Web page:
In last week’s column, I discussed the findings of the recent report from Earth4All concerning population growth.
Judging by several thoughtful and concerned responses from readers, I fear I did not do a great job, so I will revisit the report’s ideas and, I hope, somewhat clarify what is a complex issue and argument.
It probably didn’t help that my original title — “Has the population bomb bombed?” — was changed to read “It’s not population growth but inequality that’s the problem.”
The new title is not the same as the conclusion that I quoted at the end, which came from the Earth4All report: “population size is not the prime driver of exceeding planetary boundaries … Rather, it is extremely high material footprint levels among the world’s richest 10 percent that is destabilising the planet.”
The key point here is that the report was not saying population growth is not a problem, but that it is not the main driver of ecological overshoot, although it certainly still is an important factor.
The Earth4All report projects the Earth’s population will stabilize within the next couple of decades (around 8.5 or 8.6 billion by about 2040 or 2050, from eight billion now) and then decline to six or seven billion by 2100. (UN projections also see stabilization and decline, although with larger projected populations and somewhat longer timelines.)
But according to Our World in Data, while population has grown 3.2-fold, from 2.5 billion in 1950 to eight billion in 2022, GDP per person (in constant dollars) grew 4.5 times between 1950 and 2018, meaning overall, the economy grew more than 14-fold.
In other words, since 1950, growth in goods and services per person has had a greater impact than population growth. Of course it is the combination of both population growth and growth in wealth and consumption that matters, although recently the rate of population growth has been slowing down. But that will not help if our already high ecological footprint remains high or even increases.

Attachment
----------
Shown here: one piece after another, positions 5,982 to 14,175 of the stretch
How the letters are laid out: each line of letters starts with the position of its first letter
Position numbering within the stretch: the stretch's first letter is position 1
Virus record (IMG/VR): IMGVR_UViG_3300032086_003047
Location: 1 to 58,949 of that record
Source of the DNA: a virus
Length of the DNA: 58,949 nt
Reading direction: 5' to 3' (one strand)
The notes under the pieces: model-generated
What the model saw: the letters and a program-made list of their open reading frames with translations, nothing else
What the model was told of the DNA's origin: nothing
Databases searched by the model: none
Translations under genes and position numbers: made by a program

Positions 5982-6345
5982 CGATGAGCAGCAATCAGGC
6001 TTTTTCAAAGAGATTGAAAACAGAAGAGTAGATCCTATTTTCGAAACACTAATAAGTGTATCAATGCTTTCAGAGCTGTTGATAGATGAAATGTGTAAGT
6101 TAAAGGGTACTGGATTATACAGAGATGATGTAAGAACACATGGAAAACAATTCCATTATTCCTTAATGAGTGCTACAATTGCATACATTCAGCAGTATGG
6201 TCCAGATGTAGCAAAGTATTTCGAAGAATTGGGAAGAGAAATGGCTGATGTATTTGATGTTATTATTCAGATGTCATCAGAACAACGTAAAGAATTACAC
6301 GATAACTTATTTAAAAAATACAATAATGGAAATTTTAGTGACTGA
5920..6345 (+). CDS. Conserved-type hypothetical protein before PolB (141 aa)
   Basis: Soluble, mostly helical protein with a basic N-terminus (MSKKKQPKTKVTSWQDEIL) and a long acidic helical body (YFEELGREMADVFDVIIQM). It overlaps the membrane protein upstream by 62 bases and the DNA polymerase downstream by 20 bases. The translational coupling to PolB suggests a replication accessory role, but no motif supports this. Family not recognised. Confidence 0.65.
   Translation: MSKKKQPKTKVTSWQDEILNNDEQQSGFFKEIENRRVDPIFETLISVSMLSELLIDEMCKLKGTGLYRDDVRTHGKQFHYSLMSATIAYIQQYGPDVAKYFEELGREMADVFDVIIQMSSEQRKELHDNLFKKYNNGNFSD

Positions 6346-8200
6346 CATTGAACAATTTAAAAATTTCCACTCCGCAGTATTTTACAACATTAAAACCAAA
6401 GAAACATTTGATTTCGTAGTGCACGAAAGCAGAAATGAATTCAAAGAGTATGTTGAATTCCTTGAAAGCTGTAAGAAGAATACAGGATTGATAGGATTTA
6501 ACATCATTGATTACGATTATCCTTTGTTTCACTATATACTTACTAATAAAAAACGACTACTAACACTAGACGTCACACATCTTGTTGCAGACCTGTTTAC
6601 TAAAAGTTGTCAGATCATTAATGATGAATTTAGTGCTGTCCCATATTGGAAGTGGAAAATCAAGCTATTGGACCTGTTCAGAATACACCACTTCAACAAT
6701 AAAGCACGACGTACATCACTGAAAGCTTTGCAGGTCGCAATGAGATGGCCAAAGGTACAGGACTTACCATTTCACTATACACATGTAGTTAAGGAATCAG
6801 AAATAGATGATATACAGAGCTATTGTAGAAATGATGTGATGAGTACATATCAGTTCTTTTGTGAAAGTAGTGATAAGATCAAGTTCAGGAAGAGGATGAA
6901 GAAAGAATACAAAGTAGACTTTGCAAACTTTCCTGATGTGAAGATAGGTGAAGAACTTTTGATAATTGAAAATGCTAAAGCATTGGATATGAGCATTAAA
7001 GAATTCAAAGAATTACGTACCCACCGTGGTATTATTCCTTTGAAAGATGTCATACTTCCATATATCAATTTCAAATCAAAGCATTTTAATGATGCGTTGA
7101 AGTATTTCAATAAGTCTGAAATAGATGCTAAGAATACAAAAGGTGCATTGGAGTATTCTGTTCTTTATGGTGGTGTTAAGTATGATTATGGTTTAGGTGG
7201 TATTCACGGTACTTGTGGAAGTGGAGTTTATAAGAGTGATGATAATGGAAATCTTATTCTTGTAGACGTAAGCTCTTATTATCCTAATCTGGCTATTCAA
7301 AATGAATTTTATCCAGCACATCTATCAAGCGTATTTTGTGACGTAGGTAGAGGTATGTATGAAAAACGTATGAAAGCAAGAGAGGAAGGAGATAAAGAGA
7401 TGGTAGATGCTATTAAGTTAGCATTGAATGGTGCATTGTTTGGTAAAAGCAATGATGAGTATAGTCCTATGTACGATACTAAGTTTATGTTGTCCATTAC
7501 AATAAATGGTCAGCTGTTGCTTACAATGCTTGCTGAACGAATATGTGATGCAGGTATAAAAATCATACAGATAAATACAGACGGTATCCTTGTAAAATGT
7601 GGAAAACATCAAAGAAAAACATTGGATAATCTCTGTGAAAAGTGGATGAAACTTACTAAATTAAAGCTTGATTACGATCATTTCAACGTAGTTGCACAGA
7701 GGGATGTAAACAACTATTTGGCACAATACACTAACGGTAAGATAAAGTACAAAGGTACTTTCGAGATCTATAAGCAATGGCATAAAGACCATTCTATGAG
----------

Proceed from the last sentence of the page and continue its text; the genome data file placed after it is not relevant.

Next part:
So we need to slow and in fact reverse the growth in our overall consumption, and especially in the high-income countries and populations where it is highest and most damaging.
Because there is a strong relationship between wealth and the ecological footprint — wealthy countries and wealthy people have larger footprints, making them the main threat to the natural systems that support us and all the other species with which we share the Earth.
There are two main reasons to focus on high-income countries and people. First, quite reasonably, low-income people and countries look at places like Canada and in many (but not all) cases, want what we have.
But if all the world lived the way we do, we would need another four planets. Clearly, that is not possible, but we can’t simply say to middle and low-income countries and people: “Sorry, we got ours. You are out of luck!”
Not only will that not be accepted, it would be counter-productive, since the evidence is clear — as the Earth4All report points out — that the way to limit family size is through social and economic development that educates and empowers women in particular, and society in general.
Second, high-income people and countries already have a disproportionate impact on the Earth, and if we continue our current form of economic growth, we will have a far greater impact over the course of our lives than people in low- and middle-income countries.
So if we are to ensure everyone a decent life, we who live in high-income countries need to lead in figuring out how to reduce our impact on the Earth to a sustainable level while maintaining a decent quality of life and good health for all.
In doing so, incidentally, we can probably learn a lot from some of the low and middle-income countries that are closer to this state than we are.
The Earth4All report proposes several key transformations that will get us there, including major shifts in both food and energy systems and a significant redistribution of resources within and between all countries.
There is, as Gandhi remarked, enough for each person’s need, but not for each person’s greed.
Dr. Trevor Hancock is a retired professor and senior scholar at the University of Victoria’s School of Public Health and Social Policy
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